Why You Should Consider Ditching Your Whole Life Policy
I remember sitting through many lunch and learns back in dental school and residency where we were constantly told that we needed to get life Insurance. After the differences between Whole and Term Life Insurances were discussed, many of the insurance agents(Reps) would emphasize the need for Whole Life versus Term Life Insurance, especially for us soon-to-be dentists. They advertised Whole Life Insurance as the best plan to “offer great returns”, “protect our assets,” while providing a substantial death benefit.
Fast forward a few years later and after much research, I have come to the realization that obtaining and holding a whole life insurance policy was not the best idea. Let’s look at the difference between the two:
Term Life Insurance
Term Life Insurance is “pure” life insurance. The policyholder pays fixed premiums for a limited period of time (term). If they die while the policy is in effect, their beneficiary receives a death benefit.
Whole Life Insurance
Whole Life Insurance is a type of permanent life insurance which is guaranteed to remain in force for the insured's entire lifetime. It offers a savings component and life-long protection. As long as premiums are paid, whole life insurance provides a death benefit after you die.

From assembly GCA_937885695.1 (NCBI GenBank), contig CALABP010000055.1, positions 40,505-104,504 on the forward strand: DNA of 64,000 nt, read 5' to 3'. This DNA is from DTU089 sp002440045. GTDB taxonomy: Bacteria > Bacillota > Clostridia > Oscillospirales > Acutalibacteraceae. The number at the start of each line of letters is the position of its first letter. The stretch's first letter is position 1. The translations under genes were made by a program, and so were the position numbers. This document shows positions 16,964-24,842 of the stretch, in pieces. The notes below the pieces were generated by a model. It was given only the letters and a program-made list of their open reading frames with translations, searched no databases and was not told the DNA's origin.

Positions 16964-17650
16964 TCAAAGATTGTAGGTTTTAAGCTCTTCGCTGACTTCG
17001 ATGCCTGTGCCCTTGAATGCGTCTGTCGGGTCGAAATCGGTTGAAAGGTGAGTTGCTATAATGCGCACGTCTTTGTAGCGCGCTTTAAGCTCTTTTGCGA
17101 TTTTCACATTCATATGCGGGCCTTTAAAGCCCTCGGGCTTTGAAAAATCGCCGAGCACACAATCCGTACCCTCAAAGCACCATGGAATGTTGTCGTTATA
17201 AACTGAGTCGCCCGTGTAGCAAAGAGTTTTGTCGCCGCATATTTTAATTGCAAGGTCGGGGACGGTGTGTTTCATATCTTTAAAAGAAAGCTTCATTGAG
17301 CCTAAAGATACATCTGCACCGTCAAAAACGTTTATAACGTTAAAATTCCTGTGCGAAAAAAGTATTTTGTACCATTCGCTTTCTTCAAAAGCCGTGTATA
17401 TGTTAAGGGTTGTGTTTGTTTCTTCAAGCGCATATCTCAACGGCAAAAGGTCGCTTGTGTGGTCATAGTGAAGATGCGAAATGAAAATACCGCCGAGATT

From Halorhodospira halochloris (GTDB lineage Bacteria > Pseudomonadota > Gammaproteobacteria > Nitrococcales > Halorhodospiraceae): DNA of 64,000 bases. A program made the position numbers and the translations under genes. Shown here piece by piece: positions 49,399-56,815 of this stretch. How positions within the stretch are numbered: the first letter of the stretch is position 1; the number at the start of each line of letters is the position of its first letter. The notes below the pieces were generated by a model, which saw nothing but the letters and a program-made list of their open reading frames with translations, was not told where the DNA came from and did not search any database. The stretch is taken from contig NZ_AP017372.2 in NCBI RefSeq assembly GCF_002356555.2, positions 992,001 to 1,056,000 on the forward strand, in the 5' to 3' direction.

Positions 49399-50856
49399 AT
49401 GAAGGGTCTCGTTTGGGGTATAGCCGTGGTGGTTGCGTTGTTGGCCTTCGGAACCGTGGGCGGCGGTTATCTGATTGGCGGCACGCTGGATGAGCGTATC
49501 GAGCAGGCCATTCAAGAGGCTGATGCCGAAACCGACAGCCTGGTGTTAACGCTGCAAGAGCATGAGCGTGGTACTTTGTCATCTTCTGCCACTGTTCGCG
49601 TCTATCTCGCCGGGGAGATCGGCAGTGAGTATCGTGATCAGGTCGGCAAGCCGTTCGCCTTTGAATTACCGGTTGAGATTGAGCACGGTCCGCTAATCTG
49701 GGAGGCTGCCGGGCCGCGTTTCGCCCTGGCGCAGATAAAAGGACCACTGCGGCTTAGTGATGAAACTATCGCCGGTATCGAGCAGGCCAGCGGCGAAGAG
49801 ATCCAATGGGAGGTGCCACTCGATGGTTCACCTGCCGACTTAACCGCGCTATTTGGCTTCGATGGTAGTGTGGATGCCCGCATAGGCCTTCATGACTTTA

Life insurance is not a very good investment vehicle. Life Insurance is best utilized in case of unexpected death, hence the case for term life insurance.
Here’s Why Whole Life Insurance May Be A Bad Idea:
The cost of whole life insurance is a lot higher than the cost of term life Insurance.
In Term life insurance, the beneficiaries receive the death benefit IF you die during the designated period. Whereas, in whole life insurance, the death benefit is received WHEN you die.
Whole Life insurance provides a death benefit in case you die while someone else depends on your income, but it is a very expensive way to provide that protection.
Whole Life insurance accumulates a cash value that you can borrow against. However, it takes time to accumulate that cash value. In fact, your first year premiums usually are paid to the agent that sold you the policy. While there may be a number of uses for this cash value, it is generally inferior to other options that can accomplish the same purpose.